Conclusion: A very large proportion of hairdressers suffered with work-related musculoskeletal disorders. The long daily working hours and gender of the hairdresser are associated with increased risk of developing WMSDs.
Objectives: Suppression of postprandial hyperglycemia may aid in preventing lifestyle-related diseases in working people. The present study aimed to identify the types and timings of exercises that can be performed by working people during a 60-minute lunch break that are effective in attenuating postprandial increases in blood glucose levels.
Methods: Healthy working people aged 20 years and older were subjected to aerobic (AER) or resistance (RES) exercise before (Pre) and after (Post) lunch, assuming a 60-minute lunch break, with fixed 20-minute lunch and rest periods. These exercise sessions of 4 different patterns were performed by each participant. Serial measurements of blood glucose levels were obtained every 15 minute using a Flash Glucose Monitoring System.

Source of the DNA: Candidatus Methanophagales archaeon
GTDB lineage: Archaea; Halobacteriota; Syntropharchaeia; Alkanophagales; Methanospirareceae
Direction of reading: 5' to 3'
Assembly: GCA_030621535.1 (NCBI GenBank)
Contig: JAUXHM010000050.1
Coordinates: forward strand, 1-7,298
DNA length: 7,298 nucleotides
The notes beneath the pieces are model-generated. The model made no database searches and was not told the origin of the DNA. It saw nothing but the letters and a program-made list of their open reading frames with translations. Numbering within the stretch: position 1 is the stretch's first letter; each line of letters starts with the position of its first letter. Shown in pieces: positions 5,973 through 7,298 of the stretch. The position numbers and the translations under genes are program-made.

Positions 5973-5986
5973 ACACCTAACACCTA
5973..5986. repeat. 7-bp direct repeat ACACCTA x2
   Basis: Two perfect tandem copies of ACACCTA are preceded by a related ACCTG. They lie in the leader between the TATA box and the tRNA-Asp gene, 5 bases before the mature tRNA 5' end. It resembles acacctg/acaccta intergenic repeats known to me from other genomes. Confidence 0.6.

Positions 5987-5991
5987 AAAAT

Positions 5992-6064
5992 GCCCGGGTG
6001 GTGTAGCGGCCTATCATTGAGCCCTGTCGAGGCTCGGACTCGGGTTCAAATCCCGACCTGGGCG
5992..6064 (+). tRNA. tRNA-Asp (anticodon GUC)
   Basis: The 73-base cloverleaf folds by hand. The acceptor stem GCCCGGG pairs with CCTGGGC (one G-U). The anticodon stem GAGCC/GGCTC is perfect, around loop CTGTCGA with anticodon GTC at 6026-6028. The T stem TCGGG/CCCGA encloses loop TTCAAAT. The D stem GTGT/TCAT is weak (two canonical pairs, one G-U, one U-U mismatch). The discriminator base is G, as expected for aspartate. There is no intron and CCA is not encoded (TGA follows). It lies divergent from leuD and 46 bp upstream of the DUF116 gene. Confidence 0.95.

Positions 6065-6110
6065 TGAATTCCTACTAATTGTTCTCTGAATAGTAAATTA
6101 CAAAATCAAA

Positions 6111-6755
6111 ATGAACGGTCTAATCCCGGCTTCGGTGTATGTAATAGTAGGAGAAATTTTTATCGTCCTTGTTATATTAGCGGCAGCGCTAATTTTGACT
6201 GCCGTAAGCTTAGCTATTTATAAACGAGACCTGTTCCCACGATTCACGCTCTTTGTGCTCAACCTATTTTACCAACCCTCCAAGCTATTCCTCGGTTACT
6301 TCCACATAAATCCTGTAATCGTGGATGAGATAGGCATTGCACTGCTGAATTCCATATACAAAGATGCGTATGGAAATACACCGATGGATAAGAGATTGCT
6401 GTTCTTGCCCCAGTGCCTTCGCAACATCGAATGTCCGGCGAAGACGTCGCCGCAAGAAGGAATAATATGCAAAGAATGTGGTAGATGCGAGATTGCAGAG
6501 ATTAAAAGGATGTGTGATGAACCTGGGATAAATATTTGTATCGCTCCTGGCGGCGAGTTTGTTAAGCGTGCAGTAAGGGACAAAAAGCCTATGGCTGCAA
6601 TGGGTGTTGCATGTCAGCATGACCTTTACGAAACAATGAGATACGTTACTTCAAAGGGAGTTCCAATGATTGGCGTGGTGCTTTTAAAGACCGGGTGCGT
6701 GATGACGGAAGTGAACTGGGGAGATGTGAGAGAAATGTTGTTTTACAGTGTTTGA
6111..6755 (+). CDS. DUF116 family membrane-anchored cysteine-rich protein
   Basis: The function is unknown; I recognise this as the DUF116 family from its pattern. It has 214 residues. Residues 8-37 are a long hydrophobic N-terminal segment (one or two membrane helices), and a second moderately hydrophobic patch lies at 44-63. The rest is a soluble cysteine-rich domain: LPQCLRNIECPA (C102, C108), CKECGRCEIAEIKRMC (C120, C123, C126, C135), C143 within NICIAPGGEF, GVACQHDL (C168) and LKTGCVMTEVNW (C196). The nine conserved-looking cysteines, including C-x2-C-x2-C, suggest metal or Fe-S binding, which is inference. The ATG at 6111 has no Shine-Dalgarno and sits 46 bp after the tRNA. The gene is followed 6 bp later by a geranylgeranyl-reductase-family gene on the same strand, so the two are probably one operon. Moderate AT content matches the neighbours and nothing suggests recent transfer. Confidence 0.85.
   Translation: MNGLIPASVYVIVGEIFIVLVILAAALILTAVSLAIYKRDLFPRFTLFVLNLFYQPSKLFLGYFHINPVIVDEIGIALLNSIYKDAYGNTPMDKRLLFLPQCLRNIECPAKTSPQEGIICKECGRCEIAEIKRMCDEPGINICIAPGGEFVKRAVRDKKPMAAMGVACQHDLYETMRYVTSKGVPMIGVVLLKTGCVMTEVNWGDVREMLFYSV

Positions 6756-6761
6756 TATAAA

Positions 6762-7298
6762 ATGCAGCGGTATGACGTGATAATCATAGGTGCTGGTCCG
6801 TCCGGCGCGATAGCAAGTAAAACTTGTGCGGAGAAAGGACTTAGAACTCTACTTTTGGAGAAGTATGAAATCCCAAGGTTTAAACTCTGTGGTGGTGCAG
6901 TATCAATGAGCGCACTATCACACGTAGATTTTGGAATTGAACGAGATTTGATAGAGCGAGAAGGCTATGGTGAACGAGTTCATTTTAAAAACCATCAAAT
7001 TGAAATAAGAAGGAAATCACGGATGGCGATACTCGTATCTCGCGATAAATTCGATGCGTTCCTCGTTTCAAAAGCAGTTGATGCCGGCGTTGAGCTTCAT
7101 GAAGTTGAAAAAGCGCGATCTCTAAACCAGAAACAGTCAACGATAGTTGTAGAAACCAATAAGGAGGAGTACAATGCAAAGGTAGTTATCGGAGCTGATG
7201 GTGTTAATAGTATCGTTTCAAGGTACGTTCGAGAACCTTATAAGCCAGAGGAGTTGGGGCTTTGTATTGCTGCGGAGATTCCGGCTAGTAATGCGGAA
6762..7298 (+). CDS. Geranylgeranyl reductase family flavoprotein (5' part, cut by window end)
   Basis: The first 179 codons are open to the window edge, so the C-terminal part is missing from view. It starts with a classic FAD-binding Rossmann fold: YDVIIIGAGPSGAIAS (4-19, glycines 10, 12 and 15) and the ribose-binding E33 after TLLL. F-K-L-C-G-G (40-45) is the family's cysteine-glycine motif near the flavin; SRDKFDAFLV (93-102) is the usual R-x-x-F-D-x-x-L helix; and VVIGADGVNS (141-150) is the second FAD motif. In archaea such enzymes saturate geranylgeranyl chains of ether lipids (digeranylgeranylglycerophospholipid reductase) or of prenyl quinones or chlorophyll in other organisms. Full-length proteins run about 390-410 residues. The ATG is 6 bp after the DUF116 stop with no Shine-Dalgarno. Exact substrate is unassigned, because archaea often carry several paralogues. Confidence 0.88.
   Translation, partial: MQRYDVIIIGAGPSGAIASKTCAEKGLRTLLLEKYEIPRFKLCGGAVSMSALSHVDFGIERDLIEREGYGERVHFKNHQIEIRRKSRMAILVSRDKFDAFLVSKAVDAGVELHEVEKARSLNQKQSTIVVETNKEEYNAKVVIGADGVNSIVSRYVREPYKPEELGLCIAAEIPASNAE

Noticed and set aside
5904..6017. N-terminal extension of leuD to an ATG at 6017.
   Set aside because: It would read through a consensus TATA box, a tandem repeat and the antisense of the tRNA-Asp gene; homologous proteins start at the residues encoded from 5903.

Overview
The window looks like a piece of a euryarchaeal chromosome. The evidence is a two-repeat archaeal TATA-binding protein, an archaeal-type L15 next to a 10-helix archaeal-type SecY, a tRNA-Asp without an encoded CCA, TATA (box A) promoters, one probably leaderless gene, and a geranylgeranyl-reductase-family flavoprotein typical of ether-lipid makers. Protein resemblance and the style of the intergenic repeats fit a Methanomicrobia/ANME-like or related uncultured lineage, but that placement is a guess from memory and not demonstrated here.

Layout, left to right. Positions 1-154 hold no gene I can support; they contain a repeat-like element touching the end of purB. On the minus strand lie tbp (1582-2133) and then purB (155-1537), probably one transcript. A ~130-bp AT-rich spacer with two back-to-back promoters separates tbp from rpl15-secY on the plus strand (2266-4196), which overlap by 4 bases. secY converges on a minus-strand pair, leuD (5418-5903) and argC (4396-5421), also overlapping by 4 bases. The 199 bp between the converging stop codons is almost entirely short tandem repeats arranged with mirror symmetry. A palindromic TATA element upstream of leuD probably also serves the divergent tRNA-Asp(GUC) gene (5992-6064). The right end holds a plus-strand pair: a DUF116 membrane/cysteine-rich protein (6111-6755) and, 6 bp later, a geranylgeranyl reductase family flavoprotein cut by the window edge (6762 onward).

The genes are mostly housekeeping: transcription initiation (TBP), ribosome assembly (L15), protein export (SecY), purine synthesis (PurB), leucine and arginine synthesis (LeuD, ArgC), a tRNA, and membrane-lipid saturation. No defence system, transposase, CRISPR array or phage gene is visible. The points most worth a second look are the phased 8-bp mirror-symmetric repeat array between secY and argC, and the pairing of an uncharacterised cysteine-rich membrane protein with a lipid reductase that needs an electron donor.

Results: Data were analyzed for 11 participants who completed the protocol. Our incremental area under the curve (IAUC) analysis indicated that the AER-Post condition was associated with the most significant hypoglycemic effect, followed by the AER-Pre condition. Although the RES-Post showed no significant difference, a decrease in the IAUC comparison is apparent. However, the RES-Pre condition exerted no acute effect on blood glucose levels.
Conclusions: Workers may benefit from a 20-minute aerobic exercise period, following a 20-minute lunch and a 20-minute rest period, as this may help prevent progression to diabetes. Furthermore, performing 20-minute aerobic exercises prior to lunch may also attenuate postprandial increases in blood glucose levels. Therefore, if the lunch breaks are short, aerobic exercises are recommended before lunch.